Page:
As any good DM will attest, how your party prepares will inevitably impact the outcome of any campaign, and things are no different here. Trials of Fire offers up a huge range of potential quests and narratives for players picking up this single player RPG. Both hand crafted narratives and procedural adventures are available each with a different level of difficulty, and all with a wealth of lore in a sandbox play space. Before jumping into any of these troublesome times and saving some souls, you’ll be able to pick a three character team from a range of specialities. New players will generally have to take what they have, venturing forth on a new campaign with a Warrior, Hunter, and Elementalist to face off against whatever is out there.

Dropping into these campaigns, you’ll find a bewildering array of gambits to run. The eponymous Trial By Fire is an infinitely replayable custom quest where the challenges you encounter are different every time, while narrative heavy Lore Quests, Daily Challenges, Combat Runs, and Seasonal sequences are made even more diverse by a total of 14 different modifiers.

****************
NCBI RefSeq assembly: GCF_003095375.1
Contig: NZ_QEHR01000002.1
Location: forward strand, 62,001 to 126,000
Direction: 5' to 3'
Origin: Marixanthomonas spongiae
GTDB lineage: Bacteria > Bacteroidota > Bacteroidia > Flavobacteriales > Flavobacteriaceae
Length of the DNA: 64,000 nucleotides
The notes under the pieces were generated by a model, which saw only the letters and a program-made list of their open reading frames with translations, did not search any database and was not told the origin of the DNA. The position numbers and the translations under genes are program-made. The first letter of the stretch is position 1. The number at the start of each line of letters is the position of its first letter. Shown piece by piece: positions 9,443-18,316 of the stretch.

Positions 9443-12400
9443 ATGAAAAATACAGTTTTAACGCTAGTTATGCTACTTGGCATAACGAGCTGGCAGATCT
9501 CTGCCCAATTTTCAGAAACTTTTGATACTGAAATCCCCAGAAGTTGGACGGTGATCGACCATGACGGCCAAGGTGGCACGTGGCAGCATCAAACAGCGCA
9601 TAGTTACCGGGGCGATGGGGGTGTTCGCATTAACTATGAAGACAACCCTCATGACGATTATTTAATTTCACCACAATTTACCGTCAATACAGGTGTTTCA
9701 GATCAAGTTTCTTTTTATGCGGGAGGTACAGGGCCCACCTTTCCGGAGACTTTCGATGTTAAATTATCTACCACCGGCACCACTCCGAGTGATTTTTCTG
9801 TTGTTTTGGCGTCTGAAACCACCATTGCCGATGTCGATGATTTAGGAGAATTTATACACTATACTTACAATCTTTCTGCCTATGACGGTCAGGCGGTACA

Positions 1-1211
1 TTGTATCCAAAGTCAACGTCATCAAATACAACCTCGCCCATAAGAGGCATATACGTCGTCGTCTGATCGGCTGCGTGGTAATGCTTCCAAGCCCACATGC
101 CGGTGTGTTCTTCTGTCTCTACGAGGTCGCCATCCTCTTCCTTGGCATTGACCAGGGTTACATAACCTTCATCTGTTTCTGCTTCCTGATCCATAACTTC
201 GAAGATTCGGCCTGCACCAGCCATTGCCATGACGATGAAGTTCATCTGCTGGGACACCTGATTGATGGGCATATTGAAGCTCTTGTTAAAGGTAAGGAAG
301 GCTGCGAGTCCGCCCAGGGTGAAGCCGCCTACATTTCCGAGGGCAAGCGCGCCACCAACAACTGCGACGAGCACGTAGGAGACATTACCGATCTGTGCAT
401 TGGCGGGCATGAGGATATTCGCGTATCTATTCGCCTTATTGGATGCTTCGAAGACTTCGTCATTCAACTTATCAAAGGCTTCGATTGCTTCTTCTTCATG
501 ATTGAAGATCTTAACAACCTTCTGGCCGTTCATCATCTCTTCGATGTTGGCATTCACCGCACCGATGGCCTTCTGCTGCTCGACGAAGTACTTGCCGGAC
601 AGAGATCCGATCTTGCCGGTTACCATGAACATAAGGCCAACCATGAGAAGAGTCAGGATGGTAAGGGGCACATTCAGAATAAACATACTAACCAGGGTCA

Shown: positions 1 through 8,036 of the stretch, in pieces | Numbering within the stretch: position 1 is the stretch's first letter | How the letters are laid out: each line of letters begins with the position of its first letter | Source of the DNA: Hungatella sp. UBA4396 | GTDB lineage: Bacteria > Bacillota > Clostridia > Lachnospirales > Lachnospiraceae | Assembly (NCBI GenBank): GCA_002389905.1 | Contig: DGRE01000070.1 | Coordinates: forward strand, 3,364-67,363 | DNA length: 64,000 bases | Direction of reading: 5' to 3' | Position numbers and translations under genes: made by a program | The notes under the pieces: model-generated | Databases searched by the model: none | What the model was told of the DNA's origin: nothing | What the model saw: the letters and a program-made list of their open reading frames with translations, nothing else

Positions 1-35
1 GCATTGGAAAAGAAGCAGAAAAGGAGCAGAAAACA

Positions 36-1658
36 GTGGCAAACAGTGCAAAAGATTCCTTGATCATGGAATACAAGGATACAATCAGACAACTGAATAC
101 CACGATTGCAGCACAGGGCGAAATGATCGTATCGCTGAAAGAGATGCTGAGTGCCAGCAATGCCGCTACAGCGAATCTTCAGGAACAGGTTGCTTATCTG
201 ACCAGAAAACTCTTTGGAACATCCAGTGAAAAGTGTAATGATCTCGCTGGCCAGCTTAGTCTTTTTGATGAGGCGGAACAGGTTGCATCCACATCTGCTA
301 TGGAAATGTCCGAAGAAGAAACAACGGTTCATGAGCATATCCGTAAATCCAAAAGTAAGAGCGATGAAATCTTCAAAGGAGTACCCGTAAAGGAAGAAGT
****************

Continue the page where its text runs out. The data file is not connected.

Dotted across this top down sandbox, and an overview of a scarred question marks present as potential encounters across a scarred landscape, each with their own offer of loot, bandits, or potential injury. With everything from Ratlings stuck down a precarious looking gulley, a fully fledged escort quest, to more traditional bandits these encounters provide both a flavour of the world and enough variety to keep you from getting into a kill ten rats trudge. In the end, it’s up to you how to navigate this mix of mountains, moorlands, and dark forests without losing sight of your main objective. To ensure that players don’t go wandering too far off, you’ll need to manage injuries, keep your band of warriors fed, and make sure to rest as you trudge through towards victory. Making sure that your party is happy, healthy, and full does require some basic resource management. Equally, these needs do a good job at forcing your hand and pushing players to engage with mystery encounters on the distant chance you’ll find some of the necessities needed to reach your main quest goals with starving to death.